Alphabet’s Project Taara To Provide High-Speed Internet Connection Through Beams Of Light

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The global coronavirus pandemic has shown us how important fast, affordable, and reliable internet connectivity is important to our daily lives.

The outbreak of the virus created a drastic shift in how we work, share, connect, and stay in touch with other people.

As much as we agree that internet connection is important to our daily lives, about 4 billion people are still disconnected from the internet, according to a research.

There are several parts of the world where high-speed internet access is not yet common knowledge, especially, through the laying of fibre cables, and this has led to an innovation.

Alphabet Inc., Google’s parent company, took a shot at solving that problem with Project Taara. Project Taara is designed to replaces fiber cables with beams of light.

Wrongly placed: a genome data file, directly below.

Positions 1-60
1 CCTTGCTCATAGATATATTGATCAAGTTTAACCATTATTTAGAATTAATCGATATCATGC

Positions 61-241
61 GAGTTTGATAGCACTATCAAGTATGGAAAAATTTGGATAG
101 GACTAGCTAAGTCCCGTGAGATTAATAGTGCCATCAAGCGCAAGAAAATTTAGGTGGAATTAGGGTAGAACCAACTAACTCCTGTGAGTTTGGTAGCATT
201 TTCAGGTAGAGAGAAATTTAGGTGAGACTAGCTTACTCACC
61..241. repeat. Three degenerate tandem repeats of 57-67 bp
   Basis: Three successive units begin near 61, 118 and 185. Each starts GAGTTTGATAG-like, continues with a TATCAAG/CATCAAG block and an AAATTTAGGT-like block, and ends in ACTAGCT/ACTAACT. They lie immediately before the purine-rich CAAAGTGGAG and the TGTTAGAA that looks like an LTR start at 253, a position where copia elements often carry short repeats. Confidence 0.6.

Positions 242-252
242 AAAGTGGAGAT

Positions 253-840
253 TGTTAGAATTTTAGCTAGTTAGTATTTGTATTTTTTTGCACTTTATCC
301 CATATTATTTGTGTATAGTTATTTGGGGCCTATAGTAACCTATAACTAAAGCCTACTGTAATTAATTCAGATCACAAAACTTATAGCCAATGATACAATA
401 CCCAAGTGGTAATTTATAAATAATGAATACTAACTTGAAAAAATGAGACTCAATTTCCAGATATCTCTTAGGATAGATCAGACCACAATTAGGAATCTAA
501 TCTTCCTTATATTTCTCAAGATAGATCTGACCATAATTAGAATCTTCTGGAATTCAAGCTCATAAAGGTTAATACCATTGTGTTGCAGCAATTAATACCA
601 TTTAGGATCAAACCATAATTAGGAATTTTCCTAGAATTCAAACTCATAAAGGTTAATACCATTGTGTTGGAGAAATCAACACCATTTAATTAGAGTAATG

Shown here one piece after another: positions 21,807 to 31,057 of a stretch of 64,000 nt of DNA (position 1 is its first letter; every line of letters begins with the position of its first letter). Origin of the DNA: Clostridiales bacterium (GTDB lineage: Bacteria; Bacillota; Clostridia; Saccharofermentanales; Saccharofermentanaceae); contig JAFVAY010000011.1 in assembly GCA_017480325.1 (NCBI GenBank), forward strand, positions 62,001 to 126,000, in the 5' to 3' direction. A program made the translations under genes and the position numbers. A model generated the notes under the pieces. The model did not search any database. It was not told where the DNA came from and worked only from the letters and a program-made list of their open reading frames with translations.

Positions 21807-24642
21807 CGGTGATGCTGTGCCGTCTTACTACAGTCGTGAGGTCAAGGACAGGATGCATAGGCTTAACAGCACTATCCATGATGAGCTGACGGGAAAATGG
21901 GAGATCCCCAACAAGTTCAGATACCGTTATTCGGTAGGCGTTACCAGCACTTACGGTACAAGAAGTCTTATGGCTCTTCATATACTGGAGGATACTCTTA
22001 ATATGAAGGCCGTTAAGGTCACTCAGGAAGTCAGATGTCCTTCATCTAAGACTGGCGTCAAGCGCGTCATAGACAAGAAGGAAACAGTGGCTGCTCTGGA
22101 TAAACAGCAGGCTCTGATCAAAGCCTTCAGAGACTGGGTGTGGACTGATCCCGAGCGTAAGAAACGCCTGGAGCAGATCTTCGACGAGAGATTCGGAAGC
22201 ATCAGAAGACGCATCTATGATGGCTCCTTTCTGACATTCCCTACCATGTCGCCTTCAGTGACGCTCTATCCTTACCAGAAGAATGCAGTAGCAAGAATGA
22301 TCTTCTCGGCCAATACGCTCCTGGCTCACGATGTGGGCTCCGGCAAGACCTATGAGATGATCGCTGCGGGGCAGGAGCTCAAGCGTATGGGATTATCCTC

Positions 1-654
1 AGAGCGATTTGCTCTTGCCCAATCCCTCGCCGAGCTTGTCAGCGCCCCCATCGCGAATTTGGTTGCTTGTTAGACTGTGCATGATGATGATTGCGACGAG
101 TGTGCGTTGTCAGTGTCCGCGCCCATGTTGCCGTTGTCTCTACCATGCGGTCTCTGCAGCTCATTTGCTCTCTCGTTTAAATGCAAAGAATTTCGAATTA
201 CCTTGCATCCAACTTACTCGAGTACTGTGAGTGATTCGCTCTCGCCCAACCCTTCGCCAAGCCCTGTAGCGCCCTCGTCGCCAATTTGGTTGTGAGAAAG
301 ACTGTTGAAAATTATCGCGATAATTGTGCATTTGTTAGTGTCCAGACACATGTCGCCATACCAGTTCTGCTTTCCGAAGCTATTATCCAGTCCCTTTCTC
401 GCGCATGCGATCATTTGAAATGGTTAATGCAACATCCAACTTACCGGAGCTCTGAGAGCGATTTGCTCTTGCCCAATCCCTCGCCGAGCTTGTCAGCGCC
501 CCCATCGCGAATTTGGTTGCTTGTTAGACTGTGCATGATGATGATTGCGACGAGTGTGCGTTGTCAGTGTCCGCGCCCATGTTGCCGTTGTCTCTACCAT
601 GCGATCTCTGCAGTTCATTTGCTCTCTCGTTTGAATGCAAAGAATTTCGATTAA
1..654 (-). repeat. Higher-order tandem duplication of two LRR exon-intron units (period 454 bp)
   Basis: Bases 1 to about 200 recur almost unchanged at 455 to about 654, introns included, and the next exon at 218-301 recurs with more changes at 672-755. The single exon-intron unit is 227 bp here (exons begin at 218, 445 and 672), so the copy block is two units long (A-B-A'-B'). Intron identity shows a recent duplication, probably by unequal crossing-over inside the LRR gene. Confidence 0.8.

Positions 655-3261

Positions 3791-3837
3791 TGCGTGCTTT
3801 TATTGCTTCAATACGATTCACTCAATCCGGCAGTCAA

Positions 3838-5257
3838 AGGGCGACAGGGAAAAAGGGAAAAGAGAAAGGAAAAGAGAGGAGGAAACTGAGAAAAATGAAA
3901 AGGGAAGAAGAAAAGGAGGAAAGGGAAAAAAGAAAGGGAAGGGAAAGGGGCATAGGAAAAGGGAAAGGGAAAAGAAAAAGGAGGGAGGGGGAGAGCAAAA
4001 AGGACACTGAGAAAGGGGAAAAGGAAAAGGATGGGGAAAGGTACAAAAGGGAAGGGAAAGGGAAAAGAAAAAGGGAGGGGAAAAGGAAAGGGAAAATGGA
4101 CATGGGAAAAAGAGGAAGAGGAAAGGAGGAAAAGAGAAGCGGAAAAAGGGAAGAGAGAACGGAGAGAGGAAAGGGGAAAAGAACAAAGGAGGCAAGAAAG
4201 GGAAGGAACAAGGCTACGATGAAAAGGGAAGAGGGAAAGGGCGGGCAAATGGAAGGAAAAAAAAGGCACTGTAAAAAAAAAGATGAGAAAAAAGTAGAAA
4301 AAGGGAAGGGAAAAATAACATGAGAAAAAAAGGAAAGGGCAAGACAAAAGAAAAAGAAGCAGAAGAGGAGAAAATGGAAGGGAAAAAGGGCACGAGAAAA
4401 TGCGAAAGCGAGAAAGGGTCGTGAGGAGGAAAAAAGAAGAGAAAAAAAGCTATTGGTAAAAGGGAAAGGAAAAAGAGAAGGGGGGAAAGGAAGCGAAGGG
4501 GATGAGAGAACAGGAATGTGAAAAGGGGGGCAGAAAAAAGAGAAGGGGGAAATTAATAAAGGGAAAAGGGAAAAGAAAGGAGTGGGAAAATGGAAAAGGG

Project Taara, however, is not a new project, it was renamed from The FSOC project.

Read also: Google Is Working On Smart Tattoo That Works Like a Touchpad

This project is targeted at developing an entirely new way to provide affordable and fast internet connectivity to different parts of the world, where laying of Optic fibre Cable (OFC) is not practical, or economically feasible.

Project Taara works by using a narrow rays and invisible beam of light to transmit data – at high speeds. The beam transmitted by the gadget can travel as far as 20km between two terminals. It also has a bandwidth of 20Gbps or more.

Due to Project Taara’s use of light, instead of cables, its stations can be erected above ground, therefore, solving the problem that comes with digging trenches and laying underground cables.

Stationing Project Taara also solves the problem that comes with laying cables in riverine areas, as well as other areas with topographically problems that needs lots of money to solve.

Project Taara has already recorded success in India, making Sub-Saharan Africa the next region Alphabet Inc. is focusing for the project.

Alphabet is working with Econet and Liquid Telecom to offer high-speed internet access in Kenya first.

Once the project is successful deployed in the East African country, it is believed that the new connection will positively impact on the receiving communities, as well as how work and education is done remotely.

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